the lender discounts or deducts the interest in advance.htm#TopOfPage[23/12/2012 16:39:27] . The repayment schedule for a 10 year standard amortised loan of $10. calculate the annual interest payable on the balance of the principal d) obtain the annual principal payment by subtracting the calculated annual interest from the total end-of-year payment. more than double) the specified interest rates. Table 3. Amortisation tables are used to determine the regular payment for an amortised loan. Now attempt exercise 3. Amortised loans are a partial payment plan where part of the loan principal and interest on the unpaid principal are repaid each year. The company is thus paying interest on the face value of the note although it has use of only a part of the initial balance once principal payments begin. Balloon loans are loans that normally require only interest payments each period.424.fao.2 Amortisation of a $10. Interest is charged on the face amount of the loan at the time it is made and then "added on". the face value of the loan. but involves less interest because it is paid only on the outstanding loan balance. In some cases a principal payment is made each time interest is paid. but because the principal payments do not amortise (pay off) the loan. the effective interest rates on discount loans are usually much higher than (in fact.500 to start with. The $1. and the $5. The standard plan of amortisation. used in many intermediate and long-term loans. The proper procedure for deriving a schedule as in table 3. when all principal is due at once. For example.000 debt would be paid back. The resulting sum of the principal and interest is then divided equally by the number of payments to be made.000 loan in 10 years by equal annual instalments @ 7% http://www.4.1 is to: a) first read off the amortisation factor from an amortisation table for a given interest rate against the given year the loan is expected to last b) calculate the total payment at the end of each year c) then. This type of loan is sometimes called the "flat rate" loan and usually results in an interest rate higher than the one specified.1.Chapter 3 . Discount or front-end loans are loans in which the interest is calculated and then subtracted from the principal first. and have a concept that is the same as the single payment loan.00 annual payment for the 10 year loan was determined by using the amortisation factor (AF) of 0. on a year-by-year basis. On a discount loan.org/docrep/W4343E/w4343e04. until the final payment.000 at 7% is presented in table 3. but the due date for repaying principal may be five years or more in the future rather than the customary 90 days or 6 months for the single payment loan. The constant annual payment feature of the amortised loan is similar to the "add on" loan described above.1424 and multiplying that by $10. as specified. as with simple interest.000 discount loan at 10% for one year would result in the borrower only receiving $4. with a larger proportion of each succeeding payment representing principal and a small amount representing interest. a $5. by the end of a year.000.Cash flow accounting Add-on interest loans are credit in which the borrower pays interest on the full amount of the loan for the entire loan period. Thus. They are sometimes referred to as the "last payment due". a large sum is due at the loan maturity date. calls for equal payments each period. Repeat the procedure for each of the years involved.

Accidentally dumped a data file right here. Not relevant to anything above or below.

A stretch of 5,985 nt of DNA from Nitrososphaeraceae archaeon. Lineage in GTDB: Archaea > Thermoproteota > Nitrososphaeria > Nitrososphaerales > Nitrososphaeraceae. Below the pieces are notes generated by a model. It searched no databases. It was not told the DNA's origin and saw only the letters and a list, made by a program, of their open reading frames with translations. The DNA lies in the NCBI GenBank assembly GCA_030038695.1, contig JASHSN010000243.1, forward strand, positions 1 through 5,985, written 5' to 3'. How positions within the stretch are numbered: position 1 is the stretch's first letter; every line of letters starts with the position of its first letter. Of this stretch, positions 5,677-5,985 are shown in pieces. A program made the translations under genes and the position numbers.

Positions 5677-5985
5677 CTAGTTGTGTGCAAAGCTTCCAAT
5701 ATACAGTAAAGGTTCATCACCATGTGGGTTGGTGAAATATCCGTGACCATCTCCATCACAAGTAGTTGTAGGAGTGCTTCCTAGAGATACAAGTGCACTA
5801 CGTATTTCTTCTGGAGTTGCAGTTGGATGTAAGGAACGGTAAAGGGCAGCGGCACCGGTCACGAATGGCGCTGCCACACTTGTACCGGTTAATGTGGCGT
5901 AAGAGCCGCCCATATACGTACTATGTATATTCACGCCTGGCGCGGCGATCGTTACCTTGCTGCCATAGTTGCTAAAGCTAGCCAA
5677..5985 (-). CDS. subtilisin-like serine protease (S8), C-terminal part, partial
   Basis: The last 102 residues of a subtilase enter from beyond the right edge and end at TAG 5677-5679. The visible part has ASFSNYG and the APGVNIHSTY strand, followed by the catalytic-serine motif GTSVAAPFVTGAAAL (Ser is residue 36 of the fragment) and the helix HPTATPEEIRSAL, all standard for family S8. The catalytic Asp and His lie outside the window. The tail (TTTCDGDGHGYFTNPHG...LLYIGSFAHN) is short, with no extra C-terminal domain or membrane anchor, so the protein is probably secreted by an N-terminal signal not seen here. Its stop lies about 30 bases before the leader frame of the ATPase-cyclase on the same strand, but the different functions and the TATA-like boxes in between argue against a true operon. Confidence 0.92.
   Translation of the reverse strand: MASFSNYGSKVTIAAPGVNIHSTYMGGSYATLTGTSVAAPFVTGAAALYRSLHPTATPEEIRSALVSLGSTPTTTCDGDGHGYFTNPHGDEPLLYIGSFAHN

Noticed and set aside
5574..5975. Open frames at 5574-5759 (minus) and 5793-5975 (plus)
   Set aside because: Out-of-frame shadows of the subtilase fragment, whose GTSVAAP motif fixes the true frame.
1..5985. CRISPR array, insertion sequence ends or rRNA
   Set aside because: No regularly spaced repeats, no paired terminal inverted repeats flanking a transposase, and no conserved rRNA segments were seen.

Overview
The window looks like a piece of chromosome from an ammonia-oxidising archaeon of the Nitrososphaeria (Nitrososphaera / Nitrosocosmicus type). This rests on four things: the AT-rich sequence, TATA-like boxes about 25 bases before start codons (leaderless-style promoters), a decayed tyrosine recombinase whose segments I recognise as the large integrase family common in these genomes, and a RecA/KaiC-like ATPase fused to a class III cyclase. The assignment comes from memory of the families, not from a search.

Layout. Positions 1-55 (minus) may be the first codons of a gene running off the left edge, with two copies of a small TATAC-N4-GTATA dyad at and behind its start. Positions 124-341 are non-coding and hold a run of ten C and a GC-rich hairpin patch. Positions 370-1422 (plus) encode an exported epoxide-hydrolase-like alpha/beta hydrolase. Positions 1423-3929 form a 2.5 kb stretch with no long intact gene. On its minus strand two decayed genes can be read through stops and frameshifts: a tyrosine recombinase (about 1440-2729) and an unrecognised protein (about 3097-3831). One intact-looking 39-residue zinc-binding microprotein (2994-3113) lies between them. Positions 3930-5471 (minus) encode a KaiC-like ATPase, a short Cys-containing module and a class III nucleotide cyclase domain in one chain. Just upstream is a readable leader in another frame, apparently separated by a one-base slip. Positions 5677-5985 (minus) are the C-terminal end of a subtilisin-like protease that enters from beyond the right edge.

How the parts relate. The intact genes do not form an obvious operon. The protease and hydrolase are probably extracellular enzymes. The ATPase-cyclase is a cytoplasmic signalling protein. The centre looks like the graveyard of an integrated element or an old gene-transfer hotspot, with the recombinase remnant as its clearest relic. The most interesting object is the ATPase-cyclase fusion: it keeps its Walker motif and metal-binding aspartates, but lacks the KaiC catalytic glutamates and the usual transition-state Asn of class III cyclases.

00 1.90 886.30 7.00 93.836.00 774.00 1.00 1.fao. Cost of funds The cost of funds (capital) is crucial to investment analysis.424.244. Obtain an amortisation schedule to show how the Dairiboard of Zimbabwe Ltd will pay off the resulting amortised loan.00 1.162.000.240.331.00 8.00 649. Usually.00 1.000 loan at a 9% interest rate.60 1.00 Exercise 3.424.00 14. This rate.328.50 5.60 2. A firm's cost of capital may be estimated through: a) the use of the interest rate attainable by "investing" in lending institutions (deposits or securities) before taxes as an estimate of opportunity cost of capital and b) the determination of the weighted average after-tax cost of capital. the present value measures of an investment's economic worth depend on the use of an appropriate discount rate (or rate of return).785.00 1. (Hint: the AF is 0.70 828.424.50 1.00 408.424.00 10.424.501.240.Chapter 3 .1142).Cash flow accounting interest Year Unpaid principal at beginning of year ($) 1 2 3 4 5 6 7 8 9 10 Total 10.015.00 4.40 1. which reflects the cost of all forms of capital the firm uses.821.00 1.000.00 1.org/docrep/W4343E/w4343e04.50 261.90 949. when determined. The two basic sources of capital are borrowed funds from lending institutions and ownership or internal capital representing profits reinvested in the business. And since many of these lenders' rates are http://www.734.00 1.424.572.4 Amortised loan Suppose a new machine is being financed by the Dairiboard of Zimbabwe Ltd with an 18 year $25.00 1.00 Payment at the end of the year Interest ($) Principal ($) Total ($) 700.60 337.40 6. one needs to determine: a) the present cost of borrowed or leased funds from each source b) an average cost of internal capital as reflected by the percentage of equity in business and risks being taken and c) an adjustment for income tax effect.50 4.10 537.424.424.10 3.htm#TopOfPage[23/12/2012 16:39:27] .424.00 1.00 1.276.00 724. provides a yardstick for testing the acceptability of any investment.086.40 180. Cost of borrowed capital Lenders' interest rates vary by type of lender.424.10 475. The most appropriate rate is the firm's cost of capital. those that have a high probability of achieving a rate of return in excess of the firm's cost of capital are acceptable.00 9.00 1.672.30 595. To estimate the weighted average cost of capital.